A containerised solution allows more flexible hosting, as instead of thinking in terms of VMs provisioned for specific environments and roles (i.e. a Web server, Application server) you can treat each container host as a pool of available resources to run different containers for different, including duplicate containers spread across hosts for redundancy and rolling updates. There are a number of frameworks and tools for managing the containers hosted on each machine, such as Fleet ([9]) and Kubernetes ([10]), using tools like these ensure that each host starts the required containers and coordinates with each other for starting/stopping containers and load balancing. Host themselves would be provisioned the same way as current Virtual Machines using tools like Ansible and Puppet.

This allows projects to create clusters of VM container hosts for development/testing/production and create containers to meet the current hosting needs without having to change the VM instances available. For example, if a new User Test satellite environment is needed the configuration of the test cluster is updated/pushed causing the cluster to start new container instances on node VMs with available CPU/memory resources, links them together and making the new environment available externally. When the environment is not needed the configuration is updated again and the container instances are destroyed. The only time new VMs need to be created is when a new cluster is needed or a clusters capacity needs to be increased.

When should you not use containers

If you are considering using containers you should think about the situations when you would not want to use them, so you know if they are included in your solution.

  • If your application is small, in terms of layers or hosting, as the cost of implementing and managing containers will out weight the benefits. E.g. a simple web application hosted on one or two servers.
  • When your container becomes as complex to provision and configure as it would on a virtual machine. If you cannot easily isolate the functionality into small manageable containers then you are essentially using containers the same as a virtual machine plus the added overhead. E.g. trying to containerise a monolithic solution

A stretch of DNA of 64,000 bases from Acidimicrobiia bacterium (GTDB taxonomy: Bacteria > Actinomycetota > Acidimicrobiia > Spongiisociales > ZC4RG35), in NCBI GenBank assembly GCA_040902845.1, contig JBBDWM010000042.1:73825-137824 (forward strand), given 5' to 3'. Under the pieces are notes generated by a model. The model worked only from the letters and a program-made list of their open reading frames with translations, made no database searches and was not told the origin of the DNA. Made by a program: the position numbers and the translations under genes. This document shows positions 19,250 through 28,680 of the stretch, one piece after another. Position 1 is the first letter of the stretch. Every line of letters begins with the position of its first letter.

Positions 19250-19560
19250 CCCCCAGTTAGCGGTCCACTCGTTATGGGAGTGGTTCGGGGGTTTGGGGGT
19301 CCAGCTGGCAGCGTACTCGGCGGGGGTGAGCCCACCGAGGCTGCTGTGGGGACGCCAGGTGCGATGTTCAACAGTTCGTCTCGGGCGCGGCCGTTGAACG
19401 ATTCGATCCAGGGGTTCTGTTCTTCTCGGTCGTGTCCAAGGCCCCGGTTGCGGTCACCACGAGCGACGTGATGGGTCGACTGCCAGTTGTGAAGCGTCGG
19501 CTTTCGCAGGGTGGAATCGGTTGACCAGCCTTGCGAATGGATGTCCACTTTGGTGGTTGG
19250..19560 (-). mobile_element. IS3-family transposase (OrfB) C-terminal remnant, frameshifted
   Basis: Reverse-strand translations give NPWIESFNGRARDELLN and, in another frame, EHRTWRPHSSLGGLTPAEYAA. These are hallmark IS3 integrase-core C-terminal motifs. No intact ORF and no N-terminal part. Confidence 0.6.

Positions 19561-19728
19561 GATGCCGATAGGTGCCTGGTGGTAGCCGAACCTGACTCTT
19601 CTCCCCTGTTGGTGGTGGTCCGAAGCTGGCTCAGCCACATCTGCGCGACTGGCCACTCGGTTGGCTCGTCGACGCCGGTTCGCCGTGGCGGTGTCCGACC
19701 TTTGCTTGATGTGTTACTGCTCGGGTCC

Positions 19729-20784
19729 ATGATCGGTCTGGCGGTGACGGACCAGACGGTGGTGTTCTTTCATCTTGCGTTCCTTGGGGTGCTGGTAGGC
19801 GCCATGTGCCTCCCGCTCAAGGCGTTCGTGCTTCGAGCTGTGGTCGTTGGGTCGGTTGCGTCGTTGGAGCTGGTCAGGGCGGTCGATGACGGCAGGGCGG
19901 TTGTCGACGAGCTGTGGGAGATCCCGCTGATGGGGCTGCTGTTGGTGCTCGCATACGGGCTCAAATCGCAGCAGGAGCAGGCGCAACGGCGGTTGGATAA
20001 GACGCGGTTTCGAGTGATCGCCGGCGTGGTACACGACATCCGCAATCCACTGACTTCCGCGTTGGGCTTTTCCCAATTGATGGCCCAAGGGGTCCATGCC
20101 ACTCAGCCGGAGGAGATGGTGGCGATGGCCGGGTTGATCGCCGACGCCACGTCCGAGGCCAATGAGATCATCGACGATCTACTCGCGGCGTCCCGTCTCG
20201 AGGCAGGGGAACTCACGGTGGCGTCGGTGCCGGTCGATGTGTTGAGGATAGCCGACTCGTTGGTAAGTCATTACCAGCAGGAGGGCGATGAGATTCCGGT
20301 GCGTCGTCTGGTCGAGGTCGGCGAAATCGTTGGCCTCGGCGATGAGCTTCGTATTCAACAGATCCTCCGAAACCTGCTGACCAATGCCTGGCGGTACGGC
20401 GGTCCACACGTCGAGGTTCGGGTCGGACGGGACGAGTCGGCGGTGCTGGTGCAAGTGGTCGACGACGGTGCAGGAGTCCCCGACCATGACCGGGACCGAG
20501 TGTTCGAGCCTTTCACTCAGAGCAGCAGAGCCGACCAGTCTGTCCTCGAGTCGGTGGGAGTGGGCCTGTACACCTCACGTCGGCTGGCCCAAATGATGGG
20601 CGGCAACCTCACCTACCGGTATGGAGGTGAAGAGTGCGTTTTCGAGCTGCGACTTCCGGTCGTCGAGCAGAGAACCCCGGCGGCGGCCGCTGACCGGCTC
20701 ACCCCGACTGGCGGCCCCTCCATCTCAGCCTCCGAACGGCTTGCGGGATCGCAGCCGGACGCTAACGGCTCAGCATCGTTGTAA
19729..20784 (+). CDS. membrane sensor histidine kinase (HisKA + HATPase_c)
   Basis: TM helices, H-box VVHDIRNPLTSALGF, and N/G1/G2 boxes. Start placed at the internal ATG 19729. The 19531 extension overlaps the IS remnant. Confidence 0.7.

• For bundling large third party dependences which do not officially support your container framework. E.g. trying to containerise an Oracle DB instance.
  • When your hosting architecture has fixed structure or security limitations that restrict how and where certain components can be placed. This affects where you can put your containers and makes it difficult to get the benefits of containers flexible deployment if you are stuck with most of your components deployment being fixed and predefined. E.g. Security restrictions mean any change in networking need external review, so new containers cannot be created without pre-authorisation, making deployments essentially fixed

A lot of the benefits for containers are similar to the benefits of splitting your application across multiple small VMs, if you wouldn’t do that then you should reconsider and either not use containers or only containerise the parts which would benefit.

Conclusion

Using containers requires a change in thinking, both for developing solutions and deploying them.

The speed and responsiveness of containers makes it much easier for developers to run and test their components in production like environments, letting them be more involved with operational tasks and reduce the gap between development and operations.

For deployment, instead of deploying components to static servers in static locations you are defining components that need to be run, linking them together and relying on the container hosts to create and start instances. This brings new challenges in how to handle persistence and monitoring of these containers which are designed to be disposable, but allows solutions to be made from many simple and scalable parts without massive overhead.

While containers are not going to replace VMs right away, but the performance/speed/adaptability advantages are only going to push more providers and services to use them over time, making it impossible to ignore (see video[11], conclusion at 40min). Already Joylent ([12]), a hosting provider, is offering bare metal container hosting, IaaS giving performance/responsiveness benefit of containers over VMs. This trend will likely continue, as container hosting gets cheaper more providers will pick it up and skills to use it will spread.

References